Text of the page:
The Arizona Desert Lamp

Tuition Day Eve

Posted in Campus by Evan Lisull on 4 December 2008

Good news from the tuition front, which is being decided as we speak:

President Robert Shelton lowered his original proposal of a 13.1 percent increase to a 9 percent increase, and introduced a new indexed tuition plan on Monday, which would start in 2010.

Predictability is a worthy goal, as is accountability. But both of these are pretty useless if you can’t secure low tuition rates — not just “affordability,” a term on par with “as free as possible” and “drinkability” in its utter lack of meaninglessness. I’d rather a completely opaque raise that simply accounted for inflation, than a 10 percent raise that is “accountable” and directed towards students. Whether the money goes to ASUA appropriations or Shelton, it comes out of my pocket in the end.

Yet if you’re going towards “accountability” or transparency (a laudable goal), you’ll find that there’s another change needed in tuition determination — program variation. From the Goldwater Institute’s paper on “The Michigan Model”:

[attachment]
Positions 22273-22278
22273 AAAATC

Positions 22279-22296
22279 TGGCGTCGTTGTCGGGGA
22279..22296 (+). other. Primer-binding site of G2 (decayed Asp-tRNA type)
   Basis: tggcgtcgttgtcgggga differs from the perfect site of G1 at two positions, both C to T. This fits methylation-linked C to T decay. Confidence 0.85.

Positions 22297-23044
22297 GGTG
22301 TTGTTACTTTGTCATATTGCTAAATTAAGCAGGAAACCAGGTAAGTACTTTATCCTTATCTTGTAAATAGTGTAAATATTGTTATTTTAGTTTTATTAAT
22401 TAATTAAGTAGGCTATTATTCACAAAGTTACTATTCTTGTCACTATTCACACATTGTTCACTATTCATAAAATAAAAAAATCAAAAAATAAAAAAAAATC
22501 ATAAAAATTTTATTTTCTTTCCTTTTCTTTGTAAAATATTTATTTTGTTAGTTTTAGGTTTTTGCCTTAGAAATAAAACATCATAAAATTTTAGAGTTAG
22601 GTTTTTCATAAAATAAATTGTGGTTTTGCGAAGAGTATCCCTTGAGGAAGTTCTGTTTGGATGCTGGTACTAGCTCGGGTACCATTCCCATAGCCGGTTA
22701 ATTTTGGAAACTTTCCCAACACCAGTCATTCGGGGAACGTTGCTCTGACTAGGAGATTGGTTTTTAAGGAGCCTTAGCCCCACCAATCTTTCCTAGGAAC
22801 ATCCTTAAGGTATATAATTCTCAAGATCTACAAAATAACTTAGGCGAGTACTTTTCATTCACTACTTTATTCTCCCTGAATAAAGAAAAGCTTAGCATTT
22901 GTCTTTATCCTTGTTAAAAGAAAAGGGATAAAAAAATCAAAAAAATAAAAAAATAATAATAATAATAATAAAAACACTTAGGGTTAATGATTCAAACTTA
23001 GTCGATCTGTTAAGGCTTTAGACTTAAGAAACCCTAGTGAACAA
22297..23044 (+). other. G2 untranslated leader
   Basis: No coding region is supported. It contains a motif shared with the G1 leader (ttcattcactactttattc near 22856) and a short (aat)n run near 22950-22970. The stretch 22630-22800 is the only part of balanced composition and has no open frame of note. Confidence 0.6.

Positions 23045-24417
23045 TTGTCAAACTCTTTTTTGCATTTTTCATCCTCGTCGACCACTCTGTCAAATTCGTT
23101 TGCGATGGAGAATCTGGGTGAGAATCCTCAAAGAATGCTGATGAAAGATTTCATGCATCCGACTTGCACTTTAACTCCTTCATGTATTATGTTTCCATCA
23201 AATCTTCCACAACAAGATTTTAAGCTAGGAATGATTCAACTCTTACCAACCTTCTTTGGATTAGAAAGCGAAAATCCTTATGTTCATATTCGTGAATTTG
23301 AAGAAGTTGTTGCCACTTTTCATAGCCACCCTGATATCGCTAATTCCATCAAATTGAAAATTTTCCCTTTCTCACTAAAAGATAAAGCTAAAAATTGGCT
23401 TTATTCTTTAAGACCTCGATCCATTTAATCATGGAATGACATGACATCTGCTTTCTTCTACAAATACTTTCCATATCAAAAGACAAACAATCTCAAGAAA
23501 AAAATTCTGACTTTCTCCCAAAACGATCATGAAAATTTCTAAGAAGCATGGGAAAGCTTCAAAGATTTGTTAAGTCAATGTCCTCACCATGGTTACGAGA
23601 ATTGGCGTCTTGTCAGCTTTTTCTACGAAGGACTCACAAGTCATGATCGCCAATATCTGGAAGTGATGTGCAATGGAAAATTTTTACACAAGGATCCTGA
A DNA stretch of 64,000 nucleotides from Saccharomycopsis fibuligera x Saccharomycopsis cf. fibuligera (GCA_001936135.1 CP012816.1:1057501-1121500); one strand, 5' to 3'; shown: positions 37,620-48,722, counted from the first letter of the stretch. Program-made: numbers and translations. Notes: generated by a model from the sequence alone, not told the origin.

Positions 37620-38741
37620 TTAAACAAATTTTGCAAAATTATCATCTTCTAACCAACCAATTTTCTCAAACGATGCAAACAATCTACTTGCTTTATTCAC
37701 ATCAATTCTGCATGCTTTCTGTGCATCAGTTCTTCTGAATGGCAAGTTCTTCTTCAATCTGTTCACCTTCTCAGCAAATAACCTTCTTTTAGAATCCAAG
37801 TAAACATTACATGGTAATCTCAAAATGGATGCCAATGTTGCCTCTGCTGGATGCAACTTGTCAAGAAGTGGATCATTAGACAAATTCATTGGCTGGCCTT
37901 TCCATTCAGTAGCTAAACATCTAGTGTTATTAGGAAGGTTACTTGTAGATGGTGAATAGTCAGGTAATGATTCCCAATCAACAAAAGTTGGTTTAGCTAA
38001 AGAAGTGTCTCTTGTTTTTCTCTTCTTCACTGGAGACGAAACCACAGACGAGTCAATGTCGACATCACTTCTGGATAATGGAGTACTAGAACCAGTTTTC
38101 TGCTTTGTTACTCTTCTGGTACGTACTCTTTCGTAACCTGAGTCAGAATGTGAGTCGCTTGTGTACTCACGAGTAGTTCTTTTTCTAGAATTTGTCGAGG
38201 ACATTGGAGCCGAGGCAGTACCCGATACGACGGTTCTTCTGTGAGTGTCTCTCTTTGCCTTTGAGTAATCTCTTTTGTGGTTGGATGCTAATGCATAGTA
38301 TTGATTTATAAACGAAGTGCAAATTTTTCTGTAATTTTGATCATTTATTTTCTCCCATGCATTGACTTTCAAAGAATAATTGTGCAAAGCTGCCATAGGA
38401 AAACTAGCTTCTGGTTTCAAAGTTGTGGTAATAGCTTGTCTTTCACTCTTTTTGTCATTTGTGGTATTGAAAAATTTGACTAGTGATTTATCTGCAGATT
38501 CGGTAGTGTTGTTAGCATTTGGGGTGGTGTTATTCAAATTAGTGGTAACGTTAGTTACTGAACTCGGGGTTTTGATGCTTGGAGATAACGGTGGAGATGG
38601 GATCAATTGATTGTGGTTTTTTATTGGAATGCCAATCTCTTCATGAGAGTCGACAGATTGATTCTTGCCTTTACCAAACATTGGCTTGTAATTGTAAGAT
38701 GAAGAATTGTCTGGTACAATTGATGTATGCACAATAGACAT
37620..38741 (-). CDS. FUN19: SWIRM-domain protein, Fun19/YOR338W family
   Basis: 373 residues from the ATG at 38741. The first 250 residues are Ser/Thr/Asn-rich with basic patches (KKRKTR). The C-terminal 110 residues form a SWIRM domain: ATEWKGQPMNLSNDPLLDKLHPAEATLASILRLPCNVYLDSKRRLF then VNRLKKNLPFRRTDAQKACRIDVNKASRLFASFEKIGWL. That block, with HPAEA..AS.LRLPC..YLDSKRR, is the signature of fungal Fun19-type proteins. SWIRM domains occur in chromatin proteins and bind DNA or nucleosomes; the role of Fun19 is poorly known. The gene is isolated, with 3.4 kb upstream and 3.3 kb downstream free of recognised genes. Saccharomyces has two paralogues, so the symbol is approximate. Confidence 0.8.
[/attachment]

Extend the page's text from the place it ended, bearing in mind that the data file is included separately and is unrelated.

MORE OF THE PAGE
Importantly, U-M does not charge a flat tuition rate for undergraduate or graduate education. Each academic program varies in price, and a slightly higher tuition is charged for upperclassmen. This practice is the result of U-M’s attempt to make tuition match actual costs.

As we move towards the same model, where a raise in tuition can be tied with a given cost (as opposed to going into a pot and vanishing into the ivory ether), it won’t be long before this sort of model is implemented.

Incidentally, ASA’s website doesn’t seem to have been updated since July. That doesn’t exactly look good when you’re trying to posture as a legitimate lobbying entity.

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2 Responses

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  1. J said, on 5 December 2008 at 9:50 am

    FYI, the Regents said yesterday that tuition will be increased 3.7%

  2. […] made a lot of noise about adopting the Michigan model here at the Lamp, but launching a campaign to raise […]


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